American history Policy and Politics

Seymour Martin Lipset and American Exceptionalism

If everything else about him is forgotten, the noted American sociologist, Seymour Lipset (1922-2006) will surely be remembered for coining the term, “American Exceptionalism” through his 1996  book,  American Exceptionalism: A Two-Edged Sword. Before I took up social science as a “second language” at George Mason University, Lipset’s last academic residence, I was a federal earth scientist avocationally interested in public policy. The only social scientists whose names I recall seeing at regular intervals in the American flagship journal for the sciences,  Science Magazine,  were Lipset, along with Robert Merton, Amitai Etzioni, and Don Price.

Lipset had omnivorous curiosity and interests. Among his many memberships and honors, he was the only person to serve as President of both the American Sociological Association and the American Political Science Association. Lipset could marshall vast amounts of statistical data and tossed out bold generalizations that other academics had not arrived at or were afraid to venture without their conclusions being quantitatively established by “empirical” studies.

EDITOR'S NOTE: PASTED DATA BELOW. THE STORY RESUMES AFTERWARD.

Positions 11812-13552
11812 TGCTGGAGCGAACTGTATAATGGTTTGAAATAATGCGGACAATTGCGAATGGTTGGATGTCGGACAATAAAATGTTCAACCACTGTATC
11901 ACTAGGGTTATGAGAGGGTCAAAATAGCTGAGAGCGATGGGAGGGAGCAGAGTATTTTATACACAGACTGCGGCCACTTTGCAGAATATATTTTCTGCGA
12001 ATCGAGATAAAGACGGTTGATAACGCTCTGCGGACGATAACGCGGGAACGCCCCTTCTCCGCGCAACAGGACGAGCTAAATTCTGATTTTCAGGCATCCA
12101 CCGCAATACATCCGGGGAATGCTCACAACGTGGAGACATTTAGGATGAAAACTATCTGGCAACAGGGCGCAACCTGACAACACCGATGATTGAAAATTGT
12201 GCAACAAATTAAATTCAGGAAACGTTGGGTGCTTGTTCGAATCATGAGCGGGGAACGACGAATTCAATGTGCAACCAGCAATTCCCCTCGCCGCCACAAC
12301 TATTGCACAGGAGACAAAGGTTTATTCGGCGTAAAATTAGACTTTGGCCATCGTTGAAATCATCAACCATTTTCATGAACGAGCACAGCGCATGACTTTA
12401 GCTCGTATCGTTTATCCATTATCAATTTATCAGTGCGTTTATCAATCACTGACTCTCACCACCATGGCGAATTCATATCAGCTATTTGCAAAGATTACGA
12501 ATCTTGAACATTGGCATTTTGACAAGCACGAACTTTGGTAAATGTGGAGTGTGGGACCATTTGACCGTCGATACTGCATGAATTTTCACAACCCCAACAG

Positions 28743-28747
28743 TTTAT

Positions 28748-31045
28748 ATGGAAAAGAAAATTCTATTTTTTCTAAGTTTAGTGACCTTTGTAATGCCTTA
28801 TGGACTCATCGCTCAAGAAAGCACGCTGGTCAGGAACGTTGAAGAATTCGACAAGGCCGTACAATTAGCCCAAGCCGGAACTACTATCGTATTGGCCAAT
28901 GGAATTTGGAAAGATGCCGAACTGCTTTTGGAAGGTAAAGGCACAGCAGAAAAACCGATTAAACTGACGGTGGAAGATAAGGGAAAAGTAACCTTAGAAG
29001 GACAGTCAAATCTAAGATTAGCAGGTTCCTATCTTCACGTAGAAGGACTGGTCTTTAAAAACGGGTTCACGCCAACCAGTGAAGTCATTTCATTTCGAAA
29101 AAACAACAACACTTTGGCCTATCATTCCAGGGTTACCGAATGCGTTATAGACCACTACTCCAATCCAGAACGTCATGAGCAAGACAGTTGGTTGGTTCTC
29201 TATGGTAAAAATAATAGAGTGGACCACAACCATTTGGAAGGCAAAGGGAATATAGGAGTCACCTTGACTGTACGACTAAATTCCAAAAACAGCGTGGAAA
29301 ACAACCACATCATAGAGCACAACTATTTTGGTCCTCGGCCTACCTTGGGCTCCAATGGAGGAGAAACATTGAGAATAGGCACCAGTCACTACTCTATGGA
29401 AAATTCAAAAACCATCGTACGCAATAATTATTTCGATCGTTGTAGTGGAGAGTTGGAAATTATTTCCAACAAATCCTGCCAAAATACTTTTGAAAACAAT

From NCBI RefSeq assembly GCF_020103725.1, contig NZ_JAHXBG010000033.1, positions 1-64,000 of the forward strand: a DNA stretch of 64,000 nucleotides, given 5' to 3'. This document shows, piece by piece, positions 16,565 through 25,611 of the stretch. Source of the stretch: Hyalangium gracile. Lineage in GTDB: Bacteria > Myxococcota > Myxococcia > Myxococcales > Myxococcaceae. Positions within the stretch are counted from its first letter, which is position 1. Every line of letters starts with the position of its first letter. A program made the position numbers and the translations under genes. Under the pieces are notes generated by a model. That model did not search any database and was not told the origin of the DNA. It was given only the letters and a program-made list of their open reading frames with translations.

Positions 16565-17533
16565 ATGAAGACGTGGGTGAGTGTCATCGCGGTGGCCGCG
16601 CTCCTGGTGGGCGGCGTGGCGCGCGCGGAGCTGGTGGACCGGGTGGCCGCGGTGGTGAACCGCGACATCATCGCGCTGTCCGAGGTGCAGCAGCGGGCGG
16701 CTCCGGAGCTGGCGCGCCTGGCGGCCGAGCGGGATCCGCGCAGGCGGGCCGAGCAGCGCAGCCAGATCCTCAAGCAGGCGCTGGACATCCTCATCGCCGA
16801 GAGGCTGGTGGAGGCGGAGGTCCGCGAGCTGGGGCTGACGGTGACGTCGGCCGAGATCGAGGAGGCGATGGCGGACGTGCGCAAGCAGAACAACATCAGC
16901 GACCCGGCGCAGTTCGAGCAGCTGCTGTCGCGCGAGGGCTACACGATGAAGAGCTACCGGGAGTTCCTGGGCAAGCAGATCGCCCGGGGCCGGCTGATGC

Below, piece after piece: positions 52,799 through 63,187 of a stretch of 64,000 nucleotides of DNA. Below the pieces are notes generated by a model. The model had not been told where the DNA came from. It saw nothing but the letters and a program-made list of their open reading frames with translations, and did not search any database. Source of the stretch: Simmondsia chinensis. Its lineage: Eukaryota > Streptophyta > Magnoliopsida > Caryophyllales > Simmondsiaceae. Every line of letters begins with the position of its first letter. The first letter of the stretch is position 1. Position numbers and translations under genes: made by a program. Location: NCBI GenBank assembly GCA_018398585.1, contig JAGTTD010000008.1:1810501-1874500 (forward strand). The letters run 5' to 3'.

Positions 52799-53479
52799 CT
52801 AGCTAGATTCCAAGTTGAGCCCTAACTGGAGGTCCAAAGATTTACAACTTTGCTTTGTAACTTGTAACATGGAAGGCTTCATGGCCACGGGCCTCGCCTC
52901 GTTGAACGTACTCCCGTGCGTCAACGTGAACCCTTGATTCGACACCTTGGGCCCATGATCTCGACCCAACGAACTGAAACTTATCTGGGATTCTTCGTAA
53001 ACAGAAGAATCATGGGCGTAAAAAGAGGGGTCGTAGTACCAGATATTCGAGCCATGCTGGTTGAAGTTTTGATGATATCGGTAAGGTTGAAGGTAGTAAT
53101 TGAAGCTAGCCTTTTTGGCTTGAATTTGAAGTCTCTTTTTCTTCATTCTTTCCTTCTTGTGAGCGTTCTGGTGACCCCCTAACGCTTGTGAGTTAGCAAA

For readers not familiar with social science methods the terms “empirical” and “normative” need explanation. Once I got serious about social science I  learned that social scientists used the term “empirical” differently than it was used to among physical scientists like biologists, chemists, geoscientists and oceanographers. For me it loosely referred to relationships suggested by systematic observation, rather than studies involving theory. For social scientists, however, “empirical studies” focus on rigorous statistical testing of specific hypotheses and are ‘king” in leading journals like the American Journal of Political Science. The other major type of research recognized by the social sciences is the “normative” study. It involves a broader approach to problems and may use any relevant methods. Although this more holistic approach better fits decisionmakers’ needs and is the only kind accessible to the general public, normative studies have a lower professional prestige than empirical studies.